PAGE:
Gordon Chaffin is a freelance journalist who focuses on infrastructure and traffic news and insights for Street Justice. You can support independent journalism by subscribing to Gordon’s newsletter. He’s offering a 20% discount to THIH readers. –Maria Helena Carey
What a Traffic Study Camera Looks Like
On Friday, November 15th, I was lucky enough to run into a contractor for DDOT putting up several cameras for traffic studies. They were placing one at the intersection of Kenyon and Warder Streets NW, and also installed one at Northeastern end of Harvard St NW’s 500 Block. Both locations are in the Park View neighborhood. Kenyon/Warder may be related to the North/South section of DC’s Crosstown Cycletrack, about which DDOT is currently negotiating with stakeholders about resident parking.
The Harvard block is dangerous for many reasons. Traffic comes one-way eastbound from the intersection with Georgia Avenue and races down a steep incline toward 5th Street NW next to the McMillan Reservoir. The block has housing on both sides, and parking lanes, but all of the road markings are worn down currently and street sweeping keeps much of the parking width free. The sidewalks on either side are narrow, made more so by the stoops of residential buildings and bisected by utility poles.
Anyway, about the traffic study camera. The camera itself sits atop a telescoping pole, with a height that appeared to max out at about 25 feet. The stationary unit from which it rises has a chest-height Pelican Box with a live video monitor, buttons to adjust settings, and slots for two memory cards. Below this box, which is weatherproof and lockable, is a solid pole going down to a heavy base. Think about it like a child’s basketball hoop with sand on the base to hold the unit upright. The unit has arms that grapple and lock onto a traffic signpost. The video feed down to the monitor/recorder is wired, ensuring high quality.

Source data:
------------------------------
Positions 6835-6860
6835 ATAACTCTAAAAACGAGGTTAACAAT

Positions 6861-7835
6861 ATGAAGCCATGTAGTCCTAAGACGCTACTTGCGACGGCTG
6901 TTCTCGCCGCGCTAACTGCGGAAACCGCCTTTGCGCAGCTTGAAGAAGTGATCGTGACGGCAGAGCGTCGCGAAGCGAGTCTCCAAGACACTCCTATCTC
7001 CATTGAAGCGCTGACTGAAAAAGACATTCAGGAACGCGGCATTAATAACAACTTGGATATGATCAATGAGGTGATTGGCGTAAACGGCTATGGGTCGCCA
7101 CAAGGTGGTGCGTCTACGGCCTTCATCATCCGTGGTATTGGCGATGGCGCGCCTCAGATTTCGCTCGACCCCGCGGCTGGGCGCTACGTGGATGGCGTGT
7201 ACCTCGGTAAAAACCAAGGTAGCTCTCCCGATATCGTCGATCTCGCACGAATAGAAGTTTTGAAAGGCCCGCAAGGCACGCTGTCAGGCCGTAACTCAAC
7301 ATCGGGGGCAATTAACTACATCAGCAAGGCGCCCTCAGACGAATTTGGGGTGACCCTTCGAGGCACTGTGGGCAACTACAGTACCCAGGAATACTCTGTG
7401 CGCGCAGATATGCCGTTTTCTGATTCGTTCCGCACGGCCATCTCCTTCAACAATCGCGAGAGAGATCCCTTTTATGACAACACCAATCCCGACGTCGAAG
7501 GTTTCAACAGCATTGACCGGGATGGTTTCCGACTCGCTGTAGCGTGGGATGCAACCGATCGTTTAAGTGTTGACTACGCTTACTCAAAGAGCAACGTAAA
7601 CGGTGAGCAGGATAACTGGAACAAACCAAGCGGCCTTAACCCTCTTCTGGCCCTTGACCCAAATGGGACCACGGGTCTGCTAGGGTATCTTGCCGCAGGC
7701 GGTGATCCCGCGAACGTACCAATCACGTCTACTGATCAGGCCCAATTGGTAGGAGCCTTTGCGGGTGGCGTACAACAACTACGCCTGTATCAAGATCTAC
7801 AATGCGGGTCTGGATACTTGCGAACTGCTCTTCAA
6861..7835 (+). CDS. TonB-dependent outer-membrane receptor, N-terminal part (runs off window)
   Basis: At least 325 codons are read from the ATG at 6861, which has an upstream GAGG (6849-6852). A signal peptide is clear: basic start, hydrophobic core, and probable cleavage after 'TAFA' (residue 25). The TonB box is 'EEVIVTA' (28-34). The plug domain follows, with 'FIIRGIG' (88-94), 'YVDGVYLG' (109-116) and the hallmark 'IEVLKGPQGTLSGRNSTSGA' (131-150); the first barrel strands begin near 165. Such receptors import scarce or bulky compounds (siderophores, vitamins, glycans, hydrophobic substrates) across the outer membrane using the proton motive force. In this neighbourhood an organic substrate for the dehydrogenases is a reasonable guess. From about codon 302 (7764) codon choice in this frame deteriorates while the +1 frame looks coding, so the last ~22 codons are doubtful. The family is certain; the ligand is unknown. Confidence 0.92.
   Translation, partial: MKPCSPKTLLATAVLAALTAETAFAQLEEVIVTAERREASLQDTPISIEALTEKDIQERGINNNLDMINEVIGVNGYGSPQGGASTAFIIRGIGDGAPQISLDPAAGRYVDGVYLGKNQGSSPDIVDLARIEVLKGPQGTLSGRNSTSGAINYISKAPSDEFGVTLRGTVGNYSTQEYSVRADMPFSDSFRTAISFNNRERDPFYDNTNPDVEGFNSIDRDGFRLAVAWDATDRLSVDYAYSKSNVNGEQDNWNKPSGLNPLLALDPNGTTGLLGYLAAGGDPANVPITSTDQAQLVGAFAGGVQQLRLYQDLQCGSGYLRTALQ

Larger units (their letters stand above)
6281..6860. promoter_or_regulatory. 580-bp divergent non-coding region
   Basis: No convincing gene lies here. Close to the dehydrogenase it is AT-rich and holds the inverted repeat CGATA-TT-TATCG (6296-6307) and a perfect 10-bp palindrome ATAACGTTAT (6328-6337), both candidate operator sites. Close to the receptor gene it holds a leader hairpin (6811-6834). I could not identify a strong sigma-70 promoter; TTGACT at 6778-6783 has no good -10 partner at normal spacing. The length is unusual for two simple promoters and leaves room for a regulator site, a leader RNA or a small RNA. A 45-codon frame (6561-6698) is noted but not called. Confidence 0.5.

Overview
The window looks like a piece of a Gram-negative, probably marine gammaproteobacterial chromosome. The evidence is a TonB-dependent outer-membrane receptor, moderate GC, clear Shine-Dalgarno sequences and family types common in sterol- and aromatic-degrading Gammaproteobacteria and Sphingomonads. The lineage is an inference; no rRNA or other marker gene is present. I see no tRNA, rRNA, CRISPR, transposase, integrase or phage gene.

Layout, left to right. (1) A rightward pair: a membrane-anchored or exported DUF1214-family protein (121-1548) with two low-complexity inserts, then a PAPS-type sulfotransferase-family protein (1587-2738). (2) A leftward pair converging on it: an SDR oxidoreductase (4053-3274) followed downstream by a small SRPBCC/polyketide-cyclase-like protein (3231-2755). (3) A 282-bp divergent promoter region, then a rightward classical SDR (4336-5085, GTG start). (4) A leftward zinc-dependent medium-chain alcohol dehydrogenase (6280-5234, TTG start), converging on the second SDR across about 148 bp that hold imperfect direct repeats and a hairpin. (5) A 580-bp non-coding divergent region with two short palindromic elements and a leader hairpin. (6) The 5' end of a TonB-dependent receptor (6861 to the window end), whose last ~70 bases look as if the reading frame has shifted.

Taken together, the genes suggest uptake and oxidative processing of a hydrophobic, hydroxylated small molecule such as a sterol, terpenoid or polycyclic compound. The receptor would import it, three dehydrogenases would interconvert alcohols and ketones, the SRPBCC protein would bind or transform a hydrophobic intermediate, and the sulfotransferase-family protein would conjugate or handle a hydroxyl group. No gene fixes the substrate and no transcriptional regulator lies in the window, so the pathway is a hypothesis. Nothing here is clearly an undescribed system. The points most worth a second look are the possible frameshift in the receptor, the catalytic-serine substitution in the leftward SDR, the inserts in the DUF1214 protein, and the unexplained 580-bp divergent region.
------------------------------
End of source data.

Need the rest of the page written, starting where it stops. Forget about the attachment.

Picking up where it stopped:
The manufacturer’s website and units I observed showed options for remote control via Bluetooth and 4G LTE data connection. It did not appear these camera units were capable of speed detection. Though, the manufacturer’s website markets lots of automated data analysis, including counts done by a computer.
In the future, I would like to do a story on all the data-collection methods for traffic studies. These cameras are one, modern method to collect counts of cars, pedestrians, and cyclists. There are other ways to collect traffic data. Human counters are used and rudimentary mechanical counters have probably been used for a long time.
ANC in Ward 7 Forms Transportation Group
On Thursday, November 12th, I spoke to ANC 7E (Benning Ridge/Capitol View) during that body’s transportation-themed meeting. I said the most successful ANCs on transportation matters have standing committees of interested residents, usually coordinated by one Commissioner. Those ANCs hash out specifics of resolutions so that, once a motion gets to the full ANC meeting, there has already been a negotiation. ANC 7E did set up a transportation working group after this meeting. The working group met Tuesday 11/19 and includes 7E Chair Delia Houseal coordinating. Resident Eshalla Merriam is coordinating, also. At the first meeting, they “took time to develop norms and a mission statement,” said Merriam. The Working Group meets again Tuesday, December 3rd. [Full Story]
DDOT Planning K St Near NW Bike/Ped Improvements
The Transportation Advisory Committee for ANC 6E (Shaw/Mount Vernon Square) met on Tuesday, November 26, right before Thanksgiving. DDOT staff presented study results to a proposed road diet and safety improvement project from 1st Street NE west to 7th Street NW. The agency hopes to install protected bike lanes and higher-quality pedestrian crossings Summer/Fall 2020. [Full Story]